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Ben Jones
Ben Jones, UK Lawyer
Category: Law
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I Sold a car on the 2/4/15 sold as seen with a receipt

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Hello,
I Sold a car on the 2/4/15 sold as seen with a receipt and all details to confirm sale of vehicle etc. The buyer has just contacted me stating i have commited "fruad" as they have now sold the car on again and state the new buyer did a check and it came back as a CAT D write off in 2010. Now I did not know this when I bought the car, granted I did not check the vehicle myself but neither did the buyer who bought the car from me. He was happy with the car at time of sale and has been using it up until he sold it recently. They now stay they will take me to the small claims court as they had to take a "£2000" hit selling the car on and want to get it back from me? What is the standing on this, do they have a case? I have no detials of the previous owner apart from his name. Even if I contact him whats to say he didnt know either or lies and says that I did tell you. Saying that I have the original recipt for when I bought the car and it has no mention of CAT D anywhere either.
Thank you for you time
Matthew
Submitted: 2 years ago.
Category: Law
Expert:  Ben Jones replied 2 years ago.
Hello, my name is***** am a solicitor on this site and it is my pleasure to assist you with your question today. The key here is what did you know about the condition of the car and how did you advertise it when you sold it. If you had made a claim that it was not a write off or made any other statements to suggest that it was not, then if it turned out to be, even if you did not know about it, you would be liable. However, if no statements were made as t the condition of the car and to suggest it was not a write off, together with the fact you did not actually know about its history, then you would not be liable.
The buyer should have conducted an HPI check themselves before they bought the car off you and this may have shown its history before they spent the money.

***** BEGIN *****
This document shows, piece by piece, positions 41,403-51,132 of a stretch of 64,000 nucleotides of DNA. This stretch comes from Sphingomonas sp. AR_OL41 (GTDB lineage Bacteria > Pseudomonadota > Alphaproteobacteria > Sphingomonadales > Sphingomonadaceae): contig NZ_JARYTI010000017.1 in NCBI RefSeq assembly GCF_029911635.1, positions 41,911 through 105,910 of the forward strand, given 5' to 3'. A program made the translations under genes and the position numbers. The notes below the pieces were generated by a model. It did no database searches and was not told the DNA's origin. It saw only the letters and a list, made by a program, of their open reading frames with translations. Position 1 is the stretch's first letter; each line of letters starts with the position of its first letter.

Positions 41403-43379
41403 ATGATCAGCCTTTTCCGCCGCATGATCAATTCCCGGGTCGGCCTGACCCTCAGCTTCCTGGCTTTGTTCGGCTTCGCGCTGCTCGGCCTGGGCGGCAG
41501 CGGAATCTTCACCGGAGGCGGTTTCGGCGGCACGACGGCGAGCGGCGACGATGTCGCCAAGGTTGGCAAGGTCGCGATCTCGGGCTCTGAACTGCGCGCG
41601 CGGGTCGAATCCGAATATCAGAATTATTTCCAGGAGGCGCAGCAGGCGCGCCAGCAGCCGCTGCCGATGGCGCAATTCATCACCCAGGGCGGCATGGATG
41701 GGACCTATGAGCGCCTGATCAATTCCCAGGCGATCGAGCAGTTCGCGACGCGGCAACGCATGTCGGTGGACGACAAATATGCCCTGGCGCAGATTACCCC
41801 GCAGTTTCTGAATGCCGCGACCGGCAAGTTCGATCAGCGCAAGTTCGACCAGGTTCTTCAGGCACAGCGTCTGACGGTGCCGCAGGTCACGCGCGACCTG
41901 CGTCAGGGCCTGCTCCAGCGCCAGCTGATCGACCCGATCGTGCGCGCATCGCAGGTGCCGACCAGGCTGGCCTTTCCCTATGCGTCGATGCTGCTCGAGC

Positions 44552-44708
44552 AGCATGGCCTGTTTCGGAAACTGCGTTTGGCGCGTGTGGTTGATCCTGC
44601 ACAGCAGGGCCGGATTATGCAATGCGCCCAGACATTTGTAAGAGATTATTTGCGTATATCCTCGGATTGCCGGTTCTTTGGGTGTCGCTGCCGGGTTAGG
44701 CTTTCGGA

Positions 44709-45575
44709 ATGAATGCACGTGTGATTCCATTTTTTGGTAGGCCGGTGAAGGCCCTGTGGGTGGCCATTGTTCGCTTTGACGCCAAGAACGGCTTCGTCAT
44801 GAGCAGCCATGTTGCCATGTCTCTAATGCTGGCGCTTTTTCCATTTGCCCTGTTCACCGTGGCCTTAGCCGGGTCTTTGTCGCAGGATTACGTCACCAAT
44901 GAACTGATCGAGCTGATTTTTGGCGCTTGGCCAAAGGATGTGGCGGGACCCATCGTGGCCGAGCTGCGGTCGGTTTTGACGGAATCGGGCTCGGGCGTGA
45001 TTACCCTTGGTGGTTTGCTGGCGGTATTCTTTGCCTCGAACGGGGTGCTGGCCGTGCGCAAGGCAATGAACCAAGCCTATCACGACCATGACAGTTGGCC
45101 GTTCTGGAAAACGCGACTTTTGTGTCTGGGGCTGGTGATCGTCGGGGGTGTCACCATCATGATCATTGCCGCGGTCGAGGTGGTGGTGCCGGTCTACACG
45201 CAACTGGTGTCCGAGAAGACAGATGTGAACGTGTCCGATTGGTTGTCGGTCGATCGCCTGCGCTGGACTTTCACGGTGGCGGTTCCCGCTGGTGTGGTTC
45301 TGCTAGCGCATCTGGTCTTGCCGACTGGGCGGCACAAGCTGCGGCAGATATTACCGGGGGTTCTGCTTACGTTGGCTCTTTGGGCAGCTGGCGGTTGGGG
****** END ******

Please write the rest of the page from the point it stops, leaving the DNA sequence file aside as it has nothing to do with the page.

The law has a principle called 'caveat emptor, which means 'buyer beware'. This basically says that the buyer should always be aware of something they purchase as they may not be able to claim damages against the seller unless the item was misdescribed or missold to them. This is where the false description would come in but if you did not make any claims that the car was not a write off then you would not have acted in a misleading way and that is the seller's bad luck that they ended up with it.
I trust this has answered your query. I would be grateful if you could please take a second to leave a positive rating (selecting 3, 4 or 5 starts at the top of the page). If for any reason you are unhappy with my response or if you need me to clarify anything before you go - please get back to me on here and I will assist further as best as I can. Thank you
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Customer: replied 2 years ago.

Hello Ben,

Thank you for you prompt reply and service. So with all that in mind, they do not really have a case legally against me if they take me to small claims court as they suggest? I have found the original advert I used and there is no mention of me suggesting it was not a cat D car. the only thing I put in was a statement saying the car is "mechanically sound with no issues to speak of" but I don't think this would warrant what you suggested about the write off category.. During the telephone conversation I had with the buyer I stated that I knew nothing of this condition and did state that we sold the car as seen, which he was happy with and agreed a price then I produced a receipt for him which we both signed and dated. I also said he should of carried out his check such as HPI, but they still seem to think they are due recompense from me or someone. Just a bit un-nerving thinking that someone has their sights set on you for something like this. Thank you for you time.

Matthew

Expert:  Ben Jones replied 2 years ago.
You are welcome. Just as a final point be aware that they cannot be stopped from taking this to the small claims court - it is their right to legally challenge it if they wanted to, however the court will consider the above issues when deciding on whether to allow their claim. So hopefully common sense (and legal principles) will prevail and they won't succeed. Also there is no guarantee they will go that far - they may just be using this as a threat to try and make you pay but stand your ground. If your original question has been answered I would be grateful if you could please quickly rate my answer by selecting 3, 4 or 5 starts at the top of the page - it only takes a second to do and is an important part of our process. I can still answer follow up questions afterwards if needed. Thank you
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